Learning from Macron : Why simplified and antiquated assumptions about the world are a direct threat to public health

I went back and watched the French president’s full speech at this month’s G20 meeting in Hamburg, in the original language, in an attempt to gain an understanding of the point he was trying to make. Aware that the noise of the ‘soundbite’ media can often drown a well-intentioned message. I also listened to the original question posed that incited his response. For those of you who don’t know what was said, here is an English translation of the major points raised in the particular answer that caused the contention taken from The Independent.

“The problems Africa face today are completely different … and are ‘civilizational’…. What are the problems? Failed states, complex democratic transitions and extremely difficult demographic transitions

He also referred to the continent as “a land of opportunity”.

It’s by a more rigorous governance, a fight against corruption, a fight for good governance, a successful demographic transition when countries today have seven or eight children per woman…At the moment, spending billions of euros outright would stabilize nothing. So the transformation plan that we have to conduct together must be developed according to African interests by and with African leaders.

Emmanuel Macron / Ed Alcock / M.Y.O.P.

Let’s deal with this in parts.

  1. The Role of Opinion

In my opinion the problem here is exactly that. His statement is based largely on opinion and possibly also some outdated world views. But not on fact.

He was factually wrong. Completely wrong. There are no such states in Africa – where 7 – 8 children are born per woman.


  1. The Numbers

I sat down, created a spreadsheet; and using world bank data, carefully compiled a list of all 54 African states (excluding South Sudan, for which there is not yet data) and crunched the numbers.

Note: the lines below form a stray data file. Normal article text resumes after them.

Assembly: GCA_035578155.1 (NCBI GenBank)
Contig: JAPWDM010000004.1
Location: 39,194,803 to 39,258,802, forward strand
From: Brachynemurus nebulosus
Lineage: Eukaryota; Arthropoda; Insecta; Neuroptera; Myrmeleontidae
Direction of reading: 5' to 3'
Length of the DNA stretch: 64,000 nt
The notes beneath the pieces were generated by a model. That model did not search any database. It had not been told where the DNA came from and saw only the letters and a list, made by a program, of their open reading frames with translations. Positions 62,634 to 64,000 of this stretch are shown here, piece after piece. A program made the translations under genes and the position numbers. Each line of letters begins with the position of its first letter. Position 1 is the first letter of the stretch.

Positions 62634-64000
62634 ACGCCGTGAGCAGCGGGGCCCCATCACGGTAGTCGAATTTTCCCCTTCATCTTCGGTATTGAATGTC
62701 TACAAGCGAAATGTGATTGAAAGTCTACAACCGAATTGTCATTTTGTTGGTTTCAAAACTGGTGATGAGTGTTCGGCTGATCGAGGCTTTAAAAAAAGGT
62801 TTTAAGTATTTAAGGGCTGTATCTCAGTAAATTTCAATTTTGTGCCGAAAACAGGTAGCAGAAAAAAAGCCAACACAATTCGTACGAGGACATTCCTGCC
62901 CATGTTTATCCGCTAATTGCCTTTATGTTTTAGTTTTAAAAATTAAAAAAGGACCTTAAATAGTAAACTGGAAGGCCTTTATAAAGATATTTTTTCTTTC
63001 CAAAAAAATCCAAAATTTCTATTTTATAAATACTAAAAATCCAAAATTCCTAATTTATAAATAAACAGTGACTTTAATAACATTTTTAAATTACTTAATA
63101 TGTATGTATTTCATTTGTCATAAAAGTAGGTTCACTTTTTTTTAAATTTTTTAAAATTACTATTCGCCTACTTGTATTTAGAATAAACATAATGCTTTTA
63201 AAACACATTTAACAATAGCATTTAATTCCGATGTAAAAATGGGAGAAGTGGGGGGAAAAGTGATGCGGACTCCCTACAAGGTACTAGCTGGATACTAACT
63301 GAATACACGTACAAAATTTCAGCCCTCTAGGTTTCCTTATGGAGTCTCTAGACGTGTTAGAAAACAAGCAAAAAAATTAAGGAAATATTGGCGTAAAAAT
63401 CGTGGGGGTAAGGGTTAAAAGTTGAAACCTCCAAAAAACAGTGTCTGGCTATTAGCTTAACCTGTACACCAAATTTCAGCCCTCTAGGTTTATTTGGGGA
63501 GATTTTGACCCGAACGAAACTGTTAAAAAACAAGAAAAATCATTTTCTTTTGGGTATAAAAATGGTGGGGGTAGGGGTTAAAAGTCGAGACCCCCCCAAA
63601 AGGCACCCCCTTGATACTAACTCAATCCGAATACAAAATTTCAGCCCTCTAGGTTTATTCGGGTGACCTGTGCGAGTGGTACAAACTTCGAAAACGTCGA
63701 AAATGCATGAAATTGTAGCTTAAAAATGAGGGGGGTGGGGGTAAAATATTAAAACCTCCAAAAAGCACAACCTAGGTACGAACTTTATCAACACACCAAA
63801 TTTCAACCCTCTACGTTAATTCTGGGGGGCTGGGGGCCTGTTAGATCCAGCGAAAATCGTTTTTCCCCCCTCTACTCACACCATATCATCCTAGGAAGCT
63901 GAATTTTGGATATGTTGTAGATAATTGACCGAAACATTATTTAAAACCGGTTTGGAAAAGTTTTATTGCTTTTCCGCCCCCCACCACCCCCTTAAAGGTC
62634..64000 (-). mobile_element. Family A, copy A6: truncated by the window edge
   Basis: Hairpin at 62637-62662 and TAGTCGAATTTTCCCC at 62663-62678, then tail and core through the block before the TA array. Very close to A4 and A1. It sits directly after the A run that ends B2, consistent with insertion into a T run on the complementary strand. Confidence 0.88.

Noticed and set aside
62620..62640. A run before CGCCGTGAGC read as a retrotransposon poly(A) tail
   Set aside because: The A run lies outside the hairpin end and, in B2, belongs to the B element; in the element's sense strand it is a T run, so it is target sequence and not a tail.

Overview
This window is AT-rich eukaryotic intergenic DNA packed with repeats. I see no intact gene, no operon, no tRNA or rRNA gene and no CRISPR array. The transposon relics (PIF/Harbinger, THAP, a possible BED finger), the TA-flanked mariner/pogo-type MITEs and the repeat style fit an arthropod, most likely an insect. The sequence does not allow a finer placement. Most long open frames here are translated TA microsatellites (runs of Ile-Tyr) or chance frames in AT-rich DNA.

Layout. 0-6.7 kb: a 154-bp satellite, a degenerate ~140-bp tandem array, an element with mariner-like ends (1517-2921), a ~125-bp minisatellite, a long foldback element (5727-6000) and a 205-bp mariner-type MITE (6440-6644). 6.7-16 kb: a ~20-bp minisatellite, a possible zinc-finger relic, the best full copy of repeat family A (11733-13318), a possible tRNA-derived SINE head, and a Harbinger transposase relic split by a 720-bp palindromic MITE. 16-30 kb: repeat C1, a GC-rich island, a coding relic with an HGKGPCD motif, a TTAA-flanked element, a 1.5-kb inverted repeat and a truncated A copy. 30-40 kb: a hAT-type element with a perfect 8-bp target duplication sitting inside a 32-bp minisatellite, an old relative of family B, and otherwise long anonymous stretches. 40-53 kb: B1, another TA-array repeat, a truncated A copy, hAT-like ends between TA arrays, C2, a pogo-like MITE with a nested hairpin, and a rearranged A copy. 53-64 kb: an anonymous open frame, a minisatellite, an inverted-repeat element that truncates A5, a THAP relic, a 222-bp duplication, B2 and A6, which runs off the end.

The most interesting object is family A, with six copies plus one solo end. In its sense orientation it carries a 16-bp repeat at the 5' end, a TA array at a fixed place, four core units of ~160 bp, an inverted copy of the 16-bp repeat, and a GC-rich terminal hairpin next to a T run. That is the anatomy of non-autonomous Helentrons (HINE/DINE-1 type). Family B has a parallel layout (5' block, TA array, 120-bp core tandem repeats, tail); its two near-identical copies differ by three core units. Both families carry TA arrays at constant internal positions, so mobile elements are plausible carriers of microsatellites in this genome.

The average number of babies per woman on the African continent is 4.32.

In terms of countries today that have seven or eight children per woman. There is only one such country in the world today. Incidentally, that nation is Niger: 7.51 children per woman. This is the only nation with an average of 7 or above in the continent. At 1.55 babies per woman, Mauritius has the lowest number followed by Tunisia – 1.97.

Presenting a skewed view of the world is dangerous. Without accurate information, we cannot effectively address REAL problems that exist in the world today; nor fully understand their causal factors. This is not just a development issue: it is a public health issue.

The number of babies per woman, globally, is (unsurprisingly) inversely proportional to infant and child mortality rates. It is therefore, no surprise that Niger, with the highest number of babies per woman, also has one of the continent’s highest child mortality rates at 95.5 per 1000 live births. Compared with Tunisia at 14 per 1000 live births.

This is a vital concept. Parents will have fewer children when their likelihood of survival to adulthood increases. And to frame this issue any other way would be a mistake. When child mortality falls, babies per woman fall too.


  1. The Point of Demographic Transition

I have yet to fully understand the demographic changes the French president is referring to. (Maybe someone will explain this to me.)